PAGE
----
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Converting 302 to roller rockers, what is involved?

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Old 04-03-2010, 11:12 AM
Nathan Plemons Nathan Plemons is offline
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Converting 302 to roller rockers, what is involved?

I had the valvecovers off of my 302 the other day while I was painting them. I noticed that the lift on the cam must be in the milimeter range, because I really couldn't tell much difference between the open valves and the closed valves.

I figured a fairly cheap way to get a little more out of the engine might be to increase the rocker ratio, but I don't know what the "gotchas" might be.

The engine is a '74 302 that would seem to be stone stock. It was rebuilt many years ago so technically I guess it's a 306. I can't imagine that the springs would be original, but they're probably not really a performance spring either. The rocker studs appear to be pressed in.

I guess my question is, what is the stock rocker ratio (1.6 for ford small blocks?) and what ratio can you go to on a stocker before you start running into valve spring and piston clearance issues? Also, do you need to replace the rocker studs, etc?

I can ramble off the necessary parts on a chevy LT1 in my sleep, but this is obviously a slightly different beast. Thanks!
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Old 04-03-2010, 11:35 AM
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Welcome to Ford Land.

Stock ratio on the SBF is 1.6:1 and there are 1.7 and some 1.72 ratio rockers available. If your existing heads use rail style rockers(the tip has skirts to keep them on the valve stem) you either need to replace with this type or add guideplates... which is a bit more involved because of the push in studs of course. This usually means a trip to the machine shop and if that's the case simply substituting a newer head or a set that have already been reworked is the beter way to go. All late model SBF heads(from about 1978 on) use pedistal mount rockers which don't need guideplates and are therefore easier to add rockers too, but in most cases the combustion chambers are larger than the early heads so you could lose some performance. That's not a certainty though it depends what heads you have right now, the casting number would tel the story and that can be found on the head gasket side near one of the intake ports.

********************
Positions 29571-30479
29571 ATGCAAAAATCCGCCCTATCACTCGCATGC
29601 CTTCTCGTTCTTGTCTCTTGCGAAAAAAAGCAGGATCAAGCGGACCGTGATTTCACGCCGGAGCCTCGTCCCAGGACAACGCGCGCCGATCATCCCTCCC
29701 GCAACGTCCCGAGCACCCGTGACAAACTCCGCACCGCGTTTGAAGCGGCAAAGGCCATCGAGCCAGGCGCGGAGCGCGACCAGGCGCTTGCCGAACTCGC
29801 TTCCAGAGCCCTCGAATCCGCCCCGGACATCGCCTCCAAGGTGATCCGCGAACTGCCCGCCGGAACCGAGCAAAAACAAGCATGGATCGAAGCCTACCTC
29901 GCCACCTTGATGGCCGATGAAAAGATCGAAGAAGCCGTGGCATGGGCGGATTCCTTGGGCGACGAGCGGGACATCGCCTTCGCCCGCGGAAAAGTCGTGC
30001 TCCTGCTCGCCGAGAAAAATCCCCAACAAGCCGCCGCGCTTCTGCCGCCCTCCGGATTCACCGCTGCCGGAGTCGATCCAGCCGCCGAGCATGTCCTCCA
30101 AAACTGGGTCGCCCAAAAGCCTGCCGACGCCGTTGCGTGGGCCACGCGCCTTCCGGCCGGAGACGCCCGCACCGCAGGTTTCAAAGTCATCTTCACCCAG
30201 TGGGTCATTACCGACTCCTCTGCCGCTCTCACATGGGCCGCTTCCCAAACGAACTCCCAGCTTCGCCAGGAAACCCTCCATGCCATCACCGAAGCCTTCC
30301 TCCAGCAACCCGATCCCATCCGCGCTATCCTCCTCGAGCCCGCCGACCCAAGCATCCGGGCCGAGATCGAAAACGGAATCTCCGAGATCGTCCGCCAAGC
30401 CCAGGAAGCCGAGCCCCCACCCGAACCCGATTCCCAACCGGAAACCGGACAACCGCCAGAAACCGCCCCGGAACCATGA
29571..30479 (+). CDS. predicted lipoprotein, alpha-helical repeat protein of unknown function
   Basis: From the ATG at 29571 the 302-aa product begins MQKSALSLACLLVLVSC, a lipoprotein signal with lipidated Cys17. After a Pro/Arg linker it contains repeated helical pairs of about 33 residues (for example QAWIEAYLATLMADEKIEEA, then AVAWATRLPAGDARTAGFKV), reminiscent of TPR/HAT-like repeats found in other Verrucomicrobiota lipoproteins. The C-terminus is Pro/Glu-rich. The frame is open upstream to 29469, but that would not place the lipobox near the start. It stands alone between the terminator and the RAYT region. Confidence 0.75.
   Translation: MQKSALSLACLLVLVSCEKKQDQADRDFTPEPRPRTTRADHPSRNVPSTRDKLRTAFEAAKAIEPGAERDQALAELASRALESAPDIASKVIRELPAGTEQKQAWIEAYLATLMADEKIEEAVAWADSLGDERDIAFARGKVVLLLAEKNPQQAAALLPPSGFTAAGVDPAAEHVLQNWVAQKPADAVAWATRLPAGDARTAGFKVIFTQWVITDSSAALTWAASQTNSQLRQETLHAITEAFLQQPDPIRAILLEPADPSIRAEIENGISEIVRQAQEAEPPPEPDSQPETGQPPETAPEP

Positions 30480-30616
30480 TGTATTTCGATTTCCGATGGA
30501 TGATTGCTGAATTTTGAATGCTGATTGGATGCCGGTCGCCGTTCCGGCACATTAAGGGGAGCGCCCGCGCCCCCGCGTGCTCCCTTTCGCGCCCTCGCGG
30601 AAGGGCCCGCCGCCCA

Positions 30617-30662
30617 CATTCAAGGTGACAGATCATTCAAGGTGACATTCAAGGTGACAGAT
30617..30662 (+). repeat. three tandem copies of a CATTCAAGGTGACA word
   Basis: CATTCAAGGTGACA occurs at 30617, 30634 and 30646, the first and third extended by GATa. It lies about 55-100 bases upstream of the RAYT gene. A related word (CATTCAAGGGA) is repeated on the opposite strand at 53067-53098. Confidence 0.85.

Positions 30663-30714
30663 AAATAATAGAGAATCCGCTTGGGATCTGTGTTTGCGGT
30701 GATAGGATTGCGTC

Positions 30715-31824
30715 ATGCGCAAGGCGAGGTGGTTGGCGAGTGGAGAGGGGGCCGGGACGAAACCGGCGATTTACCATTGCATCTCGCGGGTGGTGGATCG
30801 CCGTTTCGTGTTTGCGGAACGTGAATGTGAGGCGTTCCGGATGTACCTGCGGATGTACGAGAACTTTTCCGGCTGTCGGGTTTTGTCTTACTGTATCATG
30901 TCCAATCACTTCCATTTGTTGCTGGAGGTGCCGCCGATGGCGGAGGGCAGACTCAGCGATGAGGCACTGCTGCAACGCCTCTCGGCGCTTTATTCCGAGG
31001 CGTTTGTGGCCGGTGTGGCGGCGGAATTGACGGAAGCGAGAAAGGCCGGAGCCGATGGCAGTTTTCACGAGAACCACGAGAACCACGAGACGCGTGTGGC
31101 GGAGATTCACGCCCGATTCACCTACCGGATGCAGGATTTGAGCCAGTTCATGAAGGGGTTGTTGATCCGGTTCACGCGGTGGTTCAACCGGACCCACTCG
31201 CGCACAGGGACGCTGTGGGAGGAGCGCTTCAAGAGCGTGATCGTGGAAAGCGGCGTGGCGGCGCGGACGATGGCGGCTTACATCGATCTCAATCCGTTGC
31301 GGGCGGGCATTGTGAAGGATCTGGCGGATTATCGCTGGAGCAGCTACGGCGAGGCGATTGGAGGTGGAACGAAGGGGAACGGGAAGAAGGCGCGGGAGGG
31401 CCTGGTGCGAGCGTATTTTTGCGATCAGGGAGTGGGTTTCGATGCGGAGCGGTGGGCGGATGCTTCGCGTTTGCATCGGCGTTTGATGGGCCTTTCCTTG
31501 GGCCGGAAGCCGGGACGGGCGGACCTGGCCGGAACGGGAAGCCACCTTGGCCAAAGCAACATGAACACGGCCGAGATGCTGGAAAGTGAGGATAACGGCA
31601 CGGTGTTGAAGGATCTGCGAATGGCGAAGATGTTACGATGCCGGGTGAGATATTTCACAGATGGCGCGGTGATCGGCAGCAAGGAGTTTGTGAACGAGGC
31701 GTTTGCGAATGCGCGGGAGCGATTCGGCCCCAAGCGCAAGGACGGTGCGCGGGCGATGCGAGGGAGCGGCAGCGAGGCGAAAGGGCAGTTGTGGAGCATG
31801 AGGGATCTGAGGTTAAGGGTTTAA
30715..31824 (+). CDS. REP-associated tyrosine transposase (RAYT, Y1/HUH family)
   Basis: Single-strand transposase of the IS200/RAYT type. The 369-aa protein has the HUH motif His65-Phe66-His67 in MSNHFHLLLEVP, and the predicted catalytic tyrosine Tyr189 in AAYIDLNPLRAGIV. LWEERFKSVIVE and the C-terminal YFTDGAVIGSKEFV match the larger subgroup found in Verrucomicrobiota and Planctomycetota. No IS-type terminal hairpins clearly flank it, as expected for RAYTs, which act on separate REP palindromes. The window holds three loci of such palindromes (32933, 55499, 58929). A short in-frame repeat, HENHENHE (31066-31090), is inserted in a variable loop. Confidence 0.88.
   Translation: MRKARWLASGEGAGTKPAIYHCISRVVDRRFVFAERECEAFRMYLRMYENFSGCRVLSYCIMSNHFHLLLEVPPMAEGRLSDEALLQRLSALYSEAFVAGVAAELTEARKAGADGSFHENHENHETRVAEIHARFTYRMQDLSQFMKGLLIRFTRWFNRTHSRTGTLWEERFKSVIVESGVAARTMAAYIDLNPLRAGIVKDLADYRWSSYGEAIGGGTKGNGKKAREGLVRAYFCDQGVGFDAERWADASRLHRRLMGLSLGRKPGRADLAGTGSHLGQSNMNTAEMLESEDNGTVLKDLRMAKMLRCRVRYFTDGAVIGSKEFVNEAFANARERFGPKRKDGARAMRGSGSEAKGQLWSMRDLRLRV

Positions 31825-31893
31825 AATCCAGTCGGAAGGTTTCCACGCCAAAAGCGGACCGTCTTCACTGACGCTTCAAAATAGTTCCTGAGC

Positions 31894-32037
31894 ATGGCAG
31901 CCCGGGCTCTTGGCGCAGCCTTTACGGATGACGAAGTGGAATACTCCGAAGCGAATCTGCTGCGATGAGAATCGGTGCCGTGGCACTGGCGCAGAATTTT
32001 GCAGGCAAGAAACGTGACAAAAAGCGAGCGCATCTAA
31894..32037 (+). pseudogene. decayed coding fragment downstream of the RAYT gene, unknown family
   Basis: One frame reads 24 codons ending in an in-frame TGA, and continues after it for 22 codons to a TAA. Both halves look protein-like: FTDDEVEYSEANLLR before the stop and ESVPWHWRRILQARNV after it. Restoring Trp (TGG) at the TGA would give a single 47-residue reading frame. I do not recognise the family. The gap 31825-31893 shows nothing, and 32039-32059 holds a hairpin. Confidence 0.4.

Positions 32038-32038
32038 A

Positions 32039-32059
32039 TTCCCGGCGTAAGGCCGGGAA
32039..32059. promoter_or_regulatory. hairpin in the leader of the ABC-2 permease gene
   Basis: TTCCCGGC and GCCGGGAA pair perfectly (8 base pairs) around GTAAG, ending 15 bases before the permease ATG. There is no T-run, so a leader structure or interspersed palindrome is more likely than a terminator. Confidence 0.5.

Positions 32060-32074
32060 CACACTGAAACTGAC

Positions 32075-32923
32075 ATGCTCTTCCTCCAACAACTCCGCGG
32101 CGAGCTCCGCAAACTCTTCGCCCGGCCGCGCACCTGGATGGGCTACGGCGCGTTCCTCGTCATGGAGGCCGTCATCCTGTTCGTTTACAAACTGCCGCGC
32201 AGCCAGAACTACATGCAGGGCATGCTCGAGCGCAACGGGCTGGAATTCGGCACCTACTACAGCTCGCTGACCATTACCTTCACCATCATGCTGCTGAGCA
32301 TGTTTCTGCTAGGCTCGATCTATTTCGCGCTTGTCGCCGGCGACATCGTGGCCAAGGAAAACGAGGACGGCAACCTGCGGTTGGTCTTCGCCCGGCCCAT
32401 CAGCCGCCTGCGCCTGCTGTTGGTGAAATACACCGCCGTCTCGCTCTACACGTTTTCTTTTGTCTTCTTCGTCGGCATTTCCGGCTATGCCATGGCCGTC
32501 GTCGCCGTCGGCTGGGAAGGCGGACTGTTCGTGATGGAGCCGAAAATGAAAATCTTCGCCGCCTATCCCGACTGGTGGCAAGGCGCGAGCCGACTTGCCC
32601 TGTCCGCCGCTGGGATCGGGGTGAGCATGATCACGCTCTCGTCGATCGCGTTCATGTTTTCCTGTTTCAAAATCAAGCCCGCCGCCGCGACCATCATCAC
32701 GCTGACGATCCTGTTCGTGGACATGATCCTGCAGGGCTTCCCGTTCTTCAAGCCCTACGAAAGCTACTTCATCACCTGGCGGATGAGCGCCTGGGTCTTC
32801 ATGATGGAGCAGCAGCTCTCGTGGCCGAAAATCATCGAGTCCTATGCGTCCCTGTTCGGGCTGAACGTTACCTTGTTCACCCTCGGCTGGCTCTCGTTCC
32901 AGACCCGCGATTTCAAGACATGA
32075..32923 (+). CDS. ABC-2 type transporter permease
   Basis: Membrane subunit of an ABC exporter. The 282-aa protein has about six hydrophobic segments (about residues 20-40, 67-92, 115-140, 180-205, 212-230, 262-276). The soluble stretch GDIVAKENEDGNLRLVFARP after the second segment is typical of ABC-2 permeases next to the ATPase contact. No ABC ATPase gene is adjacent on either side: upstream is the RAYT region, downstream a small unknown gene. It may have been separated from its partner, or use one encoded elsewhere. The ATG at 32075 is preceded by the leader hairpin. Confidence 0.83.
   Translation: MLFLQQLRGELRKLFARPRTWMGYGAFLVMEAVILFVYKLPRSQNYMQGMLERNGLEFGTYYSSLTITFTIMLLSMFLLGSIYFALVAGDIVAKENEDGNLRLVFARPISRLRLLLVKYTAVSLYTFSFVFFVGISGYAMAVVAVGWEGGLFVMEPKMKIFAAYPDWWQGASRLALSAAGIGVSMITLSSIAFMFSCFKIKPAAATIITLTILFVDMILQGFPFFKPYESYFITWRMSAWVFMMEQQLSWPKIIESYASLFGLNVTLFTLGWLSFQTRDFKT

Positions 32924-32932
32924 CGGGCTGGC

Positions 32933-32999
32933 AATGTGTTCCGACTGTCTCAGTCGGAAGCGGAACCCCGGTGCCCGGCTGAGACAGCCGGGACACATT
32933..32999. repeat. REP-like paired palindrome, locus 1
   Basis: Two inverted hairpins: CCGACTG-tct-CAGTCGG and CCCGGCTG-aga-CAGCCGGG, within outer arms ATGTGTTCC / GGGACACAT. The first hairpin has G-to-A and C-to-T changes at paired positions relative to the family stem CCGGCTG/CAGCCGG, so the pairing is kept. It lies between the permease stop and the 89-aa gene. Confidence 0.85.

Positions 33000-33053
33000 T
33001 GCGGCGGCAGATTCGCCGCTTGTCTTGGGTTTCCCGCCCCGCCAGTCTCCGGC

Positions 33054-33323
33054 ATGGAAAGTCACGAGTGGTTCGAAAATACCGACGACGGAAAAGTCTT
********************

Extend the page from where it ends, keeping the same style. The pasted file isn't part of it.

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Old 04-03-2010, 11:37 AM
Nathan Plemons Nathan Plemons is offline
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Hmm... That's exactly what I was afraid of. In GM world we just call them self aligning rockers. I did not see any on Summit that looked like they would fit my head and be self aligning. Guideplates normally wouldn't be a big deal except for the push in studs as you mentioned. Looks like the truck is just gonna have to stay stock for a while.

Thanks!
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Old 04-03-2010, 03:51 PM
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Comp makes self-aligning roller tip rockers for SBFs, not sure about the ratio though.
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Old 04-03-2010, 04:32 PM
Nathan Plemons Nathan Plemons is offline
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Ah, I see them now. Comp makes them in 1.7 but they are only roller tip. My previous search ruled them out because I had specified full roller. They do make a full roller 1.6, they would be mostly pointless. The majority of the HP gain from rockers comes from the higher ratio, not decreased friction. If I get really bored I might try the 1.7 roller tips one day. Better yet I may just hold off and get some good heads.
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Old 04-03-2010, 05:35 PM
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Roller rockers = ~$200 for maybe 5 hp

Heads = ~$1,000 for at least 50 hp

Definitely save your money for heads.
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Old 04-03-2010, 07:03 PM
Nathan Plemons Nathan Plemons is offline
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Well, I've dyno proven 14 RWHP by swapping rockers before. And I've also dyno proven 32 HP by swapping heads, and that was on an engine with a cam / fuel injection system that could take advantage of the swap.

50 HP for heads might be a tad optimistic unless you're planning on putting in a new cam, intake, and headers. Then again, I'm sure the heads I was starting with weren't nearly as bad as what these are, so who knows.
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Old 04-03-2010, 11:31 PM
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SBF heads are pretty bad... way more restrictive than any stock SBC casting for example, so heads alone can produce dramatic power increases on these motors if the induction, cam, and exhaust needed to support them are already in place.
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